Wednesday, May 31, 2006
There are days when I'm ok, whole days
- which is pretty much a miracle all on its own I figure. And there are days where I'm only ok because I have to be, because life demands it. And the majority of days are a mixture of both, some better and some worse. Today's been a decent day, yesterday was a great day, the night before was horrible - I'll learn not to watch John Edward Cross Country.
I hate to keep talking about Alexis here, on Nova's blog but going through this again, I can't help but compare the two experiences. I'm stunned at the differences. With Alexis, I shut down, completely. There were no good days, there weren't even good moments for the first 6 months. I contemplated suicide, I barely spoke, especially about her, I forgot I had a family, ignored my children. Scott shut down too, to this day we've barely discussed her, never dealt with the loss as a couple at all. The lack of communication caused real problems with our marriage, pushed us apart. The people we became after her death were completely incompatible. I never felt like he understood at all - never dealt with it. I felt, to a certain degree, that she was mine
in a way that she was never his
because all there really was with her was the pregnancy. We never got to spend time with her or know her, so I felt like that 9 months that I carried her made her mine. I felt badly that I had that bond that he never had the chance to have. I felt guilty that I had it, with respect to him, and felt cheated that it was all I had. He wanted to clamp down on it after she died, and he did. I wanted to wallow in it, and I did.
Nova was so different. We brought him home, we knew him, and having him home gave Scott the chance to bond with him, and man how they bonded
. It felt more, I don't know, equal? We had him - together. We knew him and loved him and worried about him and were afraid for him together
. The togetherness became a habit, one that carried over into the month and a half that Nova was in the hospital, and on into the grief. He has been so supportive of the tears on the bad days, of the smiles on the good, and all the things I've wanted to do (trips to the hospital, heart walks, t-shirts, baring my soul on the internet...) and has made some major moves of his own, like changing the name of his new lawn care company "Nova Lawn Care," and deciding not only to walk with me in the heart walk, but to raise funds through his customers. He does things, like show me that news story about Dr. Watts - he'd have never done that after Alexis. And if he had, I'd have run off crying, locked myself, literally, in the bathroom and lost my mind for a while. I'd have been angry that he showed me, and angry that my child didn't live to be on the news. Hell, I was angry about everything, all the time.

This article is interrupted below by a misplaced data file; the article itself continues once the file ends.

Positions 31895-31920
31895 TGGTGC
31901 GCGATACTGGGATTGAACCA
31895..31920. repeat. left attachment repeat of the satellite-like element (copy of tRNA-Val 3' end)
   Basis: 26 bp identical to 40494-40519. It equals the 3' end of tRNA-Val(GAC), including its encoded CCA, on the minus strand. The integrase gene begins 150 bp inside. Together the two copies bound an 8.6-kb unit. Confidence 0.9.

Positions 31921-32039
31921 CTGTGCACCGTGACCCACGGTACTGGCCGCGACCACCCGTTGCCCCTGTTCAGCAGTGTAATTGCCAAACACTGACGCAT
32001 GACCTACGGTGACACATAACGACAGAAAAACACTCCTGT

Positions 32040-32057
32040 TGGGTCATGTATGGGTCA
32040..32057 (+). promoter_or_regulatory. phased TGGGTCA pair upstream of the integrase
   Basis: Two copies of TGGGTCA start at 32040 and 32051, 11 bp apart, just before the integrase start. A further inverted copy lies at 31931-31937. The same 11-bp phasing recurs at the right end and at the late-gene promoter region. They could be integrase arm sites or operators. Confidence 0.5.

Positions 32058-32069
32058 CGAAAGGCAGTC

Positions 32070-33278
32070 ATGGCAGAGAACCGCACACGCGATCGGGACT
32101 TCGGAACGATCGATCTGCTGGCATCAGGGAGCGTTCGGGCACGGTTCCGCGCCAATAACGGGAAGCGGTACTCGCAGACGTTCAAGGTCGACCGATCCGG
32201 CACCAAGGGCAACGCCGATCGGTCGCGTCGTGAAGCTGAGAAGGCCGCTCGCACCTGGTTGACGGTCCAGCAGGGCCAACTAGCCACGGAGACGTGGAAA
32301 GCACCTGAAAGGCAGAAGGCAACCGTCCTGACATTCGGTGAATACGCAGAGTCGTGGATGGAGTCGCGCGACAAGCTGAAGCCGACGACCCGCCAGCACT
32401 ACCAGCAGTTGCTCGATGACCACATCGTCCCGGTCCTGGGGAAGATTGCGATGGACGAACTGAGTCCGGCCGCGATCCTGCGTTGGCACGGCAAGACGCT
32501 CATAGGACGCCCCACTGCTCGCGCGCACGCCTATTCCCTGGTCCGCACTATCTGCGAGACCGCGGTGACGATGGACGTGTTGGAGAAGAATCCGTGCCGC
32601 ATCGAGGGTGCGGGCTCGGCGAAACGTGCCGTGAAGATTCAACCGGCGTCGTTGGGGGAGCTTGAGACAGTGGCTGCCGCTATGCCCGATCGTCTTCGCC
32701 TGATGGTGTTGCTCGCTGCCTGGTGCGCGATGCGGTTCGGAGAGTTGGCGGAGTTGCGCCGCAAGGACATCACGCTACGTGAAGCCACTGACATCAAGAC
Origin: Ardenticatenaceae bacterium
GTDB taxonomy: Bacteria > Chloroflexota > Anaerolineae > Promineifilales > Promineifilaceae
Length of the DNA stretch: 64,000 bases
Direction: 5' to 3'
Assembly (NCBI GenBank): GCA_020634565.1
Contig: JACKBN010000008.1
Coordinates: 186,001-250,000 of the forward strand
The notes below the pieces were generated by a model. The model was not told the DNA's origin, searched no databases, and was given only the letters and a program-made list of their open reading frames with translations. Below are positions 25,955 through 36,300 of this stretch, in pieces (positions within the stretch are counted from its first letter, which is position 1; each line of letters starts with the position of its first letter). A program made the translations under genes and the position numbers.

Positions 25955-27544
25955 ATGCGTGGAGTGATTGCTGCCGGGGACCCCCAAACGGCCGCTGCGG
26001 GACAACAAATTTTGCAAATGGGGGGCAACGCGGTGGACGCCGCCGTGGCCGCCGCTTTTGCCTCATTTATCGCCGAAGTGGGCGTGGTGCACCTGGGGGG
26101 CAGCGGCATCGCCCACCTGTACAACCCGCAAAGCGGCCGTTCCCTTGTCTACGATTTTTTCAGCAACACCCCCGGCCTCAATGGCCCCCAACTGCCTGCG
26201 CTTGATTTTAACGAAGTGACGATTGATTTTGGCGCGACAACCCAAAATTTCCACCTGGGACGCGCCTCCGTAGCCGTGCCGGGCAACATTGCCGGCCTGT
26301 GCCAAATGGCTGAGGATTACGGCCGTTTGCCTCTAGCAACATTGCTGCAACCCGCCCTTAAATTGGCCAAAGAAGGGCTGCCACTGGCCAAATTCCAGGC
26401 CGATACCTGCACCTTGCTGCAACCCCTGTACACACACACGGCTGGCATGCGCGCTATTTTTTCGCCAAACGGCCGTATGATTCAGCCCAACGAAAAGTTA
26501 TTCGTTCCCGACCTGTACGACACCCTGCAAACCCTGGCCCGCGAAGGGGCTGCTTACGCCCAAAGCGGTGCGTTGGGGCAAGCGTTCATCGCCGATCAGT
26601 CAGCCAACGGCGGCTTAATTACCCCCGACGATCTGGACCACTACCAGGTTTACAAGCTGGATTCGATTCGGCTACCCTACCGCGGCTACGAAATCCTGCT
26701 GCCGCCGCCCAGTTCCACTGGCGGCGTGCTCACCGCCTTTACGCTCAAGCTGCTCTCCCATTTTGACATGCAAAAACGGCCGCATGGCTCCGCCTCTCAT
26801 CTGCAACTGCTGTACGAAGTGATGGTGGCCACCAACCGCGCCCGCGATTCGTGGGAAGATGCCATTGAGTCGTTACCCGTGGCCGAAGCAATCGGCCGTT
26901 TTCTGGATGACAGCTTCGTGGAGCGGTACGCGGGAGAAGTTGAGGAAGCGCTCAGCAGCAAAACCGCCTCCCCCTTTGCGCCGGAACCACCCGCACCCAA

Now, though there are, admittedly, few discussion about Nova, few blatant talks about how much we're hurting, we've figured out that it isn't how much talking you do, but knowing that you can
if you need to. And maybe part of it is that the talking doesn't matter so much as the feeling, and the doing, as long as those things are done together. Alexis' death left us emotionally paralyzed, completely closed. Nova's death has opened us up, not only to each other, but to so many other things, and other people, and other experiences - and a whole host of emotions too.
So yeah, the other night, I was up all night hugging Nova's bear and bawling. Yesterday I was hugging Lisa and smiling, and because of having Nova for those 4 months, 4 days, 4 hours and 5 minutes - I know that both those reactions are perfectly OK. Would I give that up to have Nova back? Of course. But since that isn't an option, I'll just feel lucky that he taught us so much - while I'm missing the way he smelled when I buried my face in his fat little neck.
Tags: heart defects, congenital heart defects, CHD, birth defects
, Loss of a Child
posted by Erin @ 11:11 PM
I'm so excited it's silly! But Scott just found this story on a local news channel website, and I HAVE to share it. It's a movie, about another baby in CMC named Chloe... we saw Chloe when we were in the hospital. It's pretty short and doesn't tell a lot, but it does show Dr. Watts (he's the first doctor that talks - if you look closely, you can see that he's stuck a smiley face over his face on his badge.
The other doctor is Dr. Bensky, which was Nova's regular cardiologist.
When Nova first went in the hospital, several people contacted the local newspaper about us, urging them to do a story, but none of the reporters were interested in the story. I'm GLAD that TV crews didn't approach me, I'd have been hyperventilating! Good lord.
Anyway, there's Nova's 2 main doctors! You might have to register to watch it, but it's free.http://www.wcnc.com/sharedcontent/VideoPlayer/videoPlayer.php?vidId=68372&catId=69